[St. Pachomius Library]

St. Sabbas I, Archbishop of Serbia and Enlightener of the Serbs

Serbian SAVVA or SAVA
XII/XIII Centuries
The son of King Stephen I Nemanja of Serbia, St. Sabbas was born Rastko c. 1173/76; at 17, to avoid marriage, he fled to Mt. Athos, where he became a monk and founded the Chilandar Monastery. In 1196, King Stephen abdicated, and taking the name Symeon, joined his son on Mt. Athos. Symeon died three years later, and Sabbas, Archbishop of Serbia, translated his father's relics to their native land in 1208. Sabbas wrote a history of his father's reign and a service to his father, the earliest known Serbian hynmography in Church Slavonic. Sabbas copied books of law and compiled the Nomocanon, a book of canon laws. He was responsible for having liturgical documents translated from Greek into Serbian and for compiling two Serbian Typica. Because of his experience with Roman bishops and leaders on Athos after the Venetian sack of Constantinople in 1204, Sabbas opposed the pro-Roman policies of his brother, Stephen II, the only Serbian king crowned by a pope. From 1217-1219/20, Sabbas was in exile, during which he persuaded the patriarch of Constantinople to grant the Serbian and Bulgarian churches autocephaly. When he returned to Serbia, he recrowned his brother. Sabbas resigned as archbishop in 1230/33 and travelled to the Holy Land, where he visited monasteries at Sketis, the Thebiad, and Mt. Sinai. He died in Bulgaria on his trip back from the Holy Land c. 1235/1237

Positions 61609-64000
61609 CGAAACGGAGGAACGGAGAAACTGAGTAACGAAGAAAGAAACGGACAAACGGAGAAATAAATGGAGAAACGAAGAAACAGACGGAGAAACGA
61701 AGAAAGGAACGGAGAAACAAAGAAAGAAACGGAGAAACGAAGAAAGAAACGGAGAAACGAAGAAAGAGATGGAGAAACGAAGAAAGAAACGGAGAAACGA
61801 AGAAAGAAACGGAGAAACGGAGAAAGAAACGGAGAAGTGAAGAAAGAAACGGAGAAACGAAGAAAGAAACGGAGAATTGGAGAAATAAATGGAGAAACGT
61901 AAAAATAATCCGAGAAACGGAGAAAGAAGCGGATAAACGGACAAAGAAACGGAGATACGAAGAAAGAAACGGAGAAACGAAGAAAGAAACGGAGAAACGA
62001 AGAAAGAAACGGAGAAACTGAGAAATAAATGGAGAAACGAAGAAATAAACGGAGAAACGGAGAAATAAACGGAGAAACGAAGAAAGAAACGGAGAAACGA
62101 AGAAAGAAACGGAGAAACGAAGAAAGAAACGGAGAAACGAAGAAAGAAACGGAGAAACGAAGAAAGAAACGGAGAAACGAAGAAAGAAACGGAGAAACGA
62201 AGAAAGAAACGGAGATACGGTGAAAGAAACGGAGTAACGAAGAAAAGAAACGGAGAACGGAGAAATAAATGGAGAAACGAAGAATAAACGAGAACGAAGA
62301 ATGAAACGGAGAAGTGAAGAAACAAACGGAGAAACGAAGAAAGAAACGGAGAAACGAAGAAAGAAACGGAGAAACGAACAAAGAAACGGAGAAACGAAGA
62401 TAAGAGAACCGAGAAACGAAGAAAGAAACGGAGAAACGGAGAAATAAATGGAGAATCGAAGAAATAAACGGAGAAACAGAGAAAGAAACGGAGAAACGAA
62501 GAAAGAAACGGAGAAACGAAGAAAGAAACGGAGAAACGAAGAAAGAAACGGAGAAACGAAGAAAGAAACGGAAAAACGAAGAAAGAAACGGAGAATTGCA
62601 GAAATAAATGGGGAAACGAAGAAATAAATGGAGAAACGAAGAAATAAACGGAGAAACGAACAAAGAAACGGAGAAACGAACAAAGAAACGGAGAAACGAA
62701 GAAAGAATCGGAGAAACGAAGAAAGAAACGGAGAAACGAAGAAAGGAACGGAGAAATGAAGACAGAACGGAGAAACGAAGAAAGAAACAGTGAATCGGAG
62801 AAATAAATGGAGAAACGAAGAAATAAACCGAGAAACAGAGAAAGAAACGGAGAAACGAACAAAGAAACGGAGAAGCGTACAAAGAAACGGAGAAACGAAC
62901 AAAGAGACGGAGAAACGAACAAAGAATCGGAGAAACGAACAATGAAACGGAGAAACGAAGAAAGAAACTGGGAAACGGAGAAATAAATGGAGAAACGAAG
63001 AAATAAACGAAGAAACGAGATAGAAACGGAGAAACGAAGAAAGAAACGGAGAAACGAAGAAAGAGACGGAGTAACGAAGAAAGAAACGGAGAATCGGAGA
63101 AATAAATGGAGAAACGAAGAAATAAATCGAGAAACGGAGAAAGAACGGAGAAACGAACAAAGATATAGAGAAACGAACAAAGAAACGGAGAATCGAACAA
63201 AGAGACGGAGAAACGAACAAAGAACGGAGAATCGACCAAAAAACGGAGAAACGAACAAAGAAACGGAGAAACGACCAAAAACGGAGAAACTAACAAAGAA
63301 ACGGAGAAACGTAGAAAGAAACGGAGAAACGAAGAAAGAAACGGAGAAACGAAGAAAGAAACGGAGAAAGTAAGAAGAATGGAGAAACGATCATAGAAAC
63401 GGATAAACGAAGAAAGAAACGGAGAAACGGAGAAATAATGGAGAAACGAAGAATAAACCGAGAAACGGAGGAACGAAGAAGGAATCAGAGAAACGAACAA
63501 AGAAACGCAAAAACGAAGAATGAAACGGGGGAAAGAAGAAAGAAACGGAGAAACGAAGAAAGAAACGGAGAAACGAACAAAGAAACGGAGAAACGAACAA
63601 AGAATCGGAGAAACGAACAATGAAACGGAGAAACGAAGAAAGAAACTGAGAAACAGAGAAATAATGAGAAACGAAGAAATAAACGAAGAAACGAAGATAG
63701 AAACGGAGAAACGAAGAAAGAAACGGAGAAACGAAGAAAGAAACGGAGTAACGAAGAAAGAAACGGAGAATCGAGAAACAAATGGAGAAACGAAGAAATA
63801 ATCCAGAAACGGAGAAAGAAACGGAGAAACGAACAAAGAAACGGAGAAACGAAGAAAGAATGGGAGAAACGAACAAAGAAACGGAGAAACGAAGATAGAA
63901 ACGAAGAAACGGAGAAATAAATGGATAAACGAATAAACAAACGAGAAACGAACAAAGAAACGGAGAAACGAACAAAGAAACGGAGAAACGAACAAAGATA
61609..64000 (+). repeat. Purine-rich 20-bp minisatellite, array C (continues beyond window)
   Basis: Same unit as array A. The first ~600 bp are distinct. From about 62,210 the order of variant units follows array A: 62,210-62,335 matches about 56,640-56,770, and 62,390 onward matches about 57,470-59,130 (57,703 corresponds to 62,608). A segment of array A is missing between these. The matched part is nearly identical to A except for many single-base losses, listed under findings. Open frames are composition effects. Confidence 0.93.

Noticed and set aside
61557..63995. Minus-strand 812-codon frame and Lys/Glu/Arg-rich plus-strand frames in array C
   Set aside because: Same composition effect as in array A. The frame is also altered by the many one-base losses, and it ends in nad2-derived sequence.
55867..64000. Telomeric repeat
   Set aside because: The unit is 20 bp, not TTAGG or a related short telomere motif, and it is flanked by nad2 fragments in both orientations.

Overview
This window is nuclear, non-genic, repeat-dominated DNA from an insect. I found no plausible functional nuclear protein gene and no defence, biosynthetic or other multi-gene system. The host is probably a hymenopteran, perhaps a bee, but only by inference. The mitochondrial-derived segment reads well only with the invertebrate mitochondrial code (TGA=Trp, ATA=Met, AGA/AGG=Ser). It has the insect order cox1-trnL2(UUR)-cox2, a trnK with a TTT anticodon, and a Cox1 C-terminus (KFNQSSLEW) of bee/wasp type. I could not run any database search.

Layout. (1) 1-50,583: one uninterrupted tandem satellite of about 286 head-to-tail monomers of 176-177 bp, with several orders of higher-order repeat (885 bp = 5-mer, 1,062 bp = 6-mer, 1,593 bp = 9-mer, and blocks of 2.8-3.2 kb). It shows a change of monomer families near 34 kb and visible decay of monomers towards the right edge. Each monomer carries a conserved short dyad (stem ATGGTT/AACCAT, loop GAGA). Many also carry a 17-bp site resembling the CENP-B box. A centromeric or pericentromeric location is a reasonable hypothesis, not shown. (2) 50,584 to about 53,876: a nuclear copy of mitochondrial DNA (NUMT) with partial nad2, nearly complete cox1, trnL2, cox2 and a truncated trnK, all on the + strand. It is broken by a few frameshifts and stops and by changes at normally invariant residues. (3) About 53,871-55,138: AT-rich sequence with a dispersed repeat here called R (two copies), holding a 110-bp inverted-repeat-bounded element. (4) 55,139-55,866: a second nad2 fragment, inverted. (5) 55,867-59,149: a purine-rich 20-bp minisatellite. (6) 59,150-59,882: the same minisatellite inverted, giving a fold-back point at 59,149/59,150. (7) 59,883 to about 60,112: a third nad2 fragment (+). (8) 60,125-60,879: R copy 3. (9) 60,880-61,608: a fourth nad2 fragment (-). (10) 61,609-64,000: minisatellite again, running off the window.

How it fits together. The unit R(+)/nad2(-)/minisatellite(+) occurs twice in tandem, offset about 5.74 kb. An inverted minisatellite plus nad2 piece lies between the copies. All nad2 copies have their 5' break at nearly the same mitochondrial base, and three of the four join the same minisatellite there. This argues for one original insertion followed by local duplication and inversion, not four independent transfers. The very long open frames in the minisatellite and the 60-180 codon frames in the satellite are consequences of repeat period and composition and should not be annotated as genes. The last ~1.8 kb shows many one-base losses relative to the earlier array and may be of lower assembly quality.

King Ladislas of Serbia translated the relics of St. Sabbas to Milesevo, a monastery the saint had founded shortly before his death. The Turks burned the relics in 1594.

Karen Rae Keck


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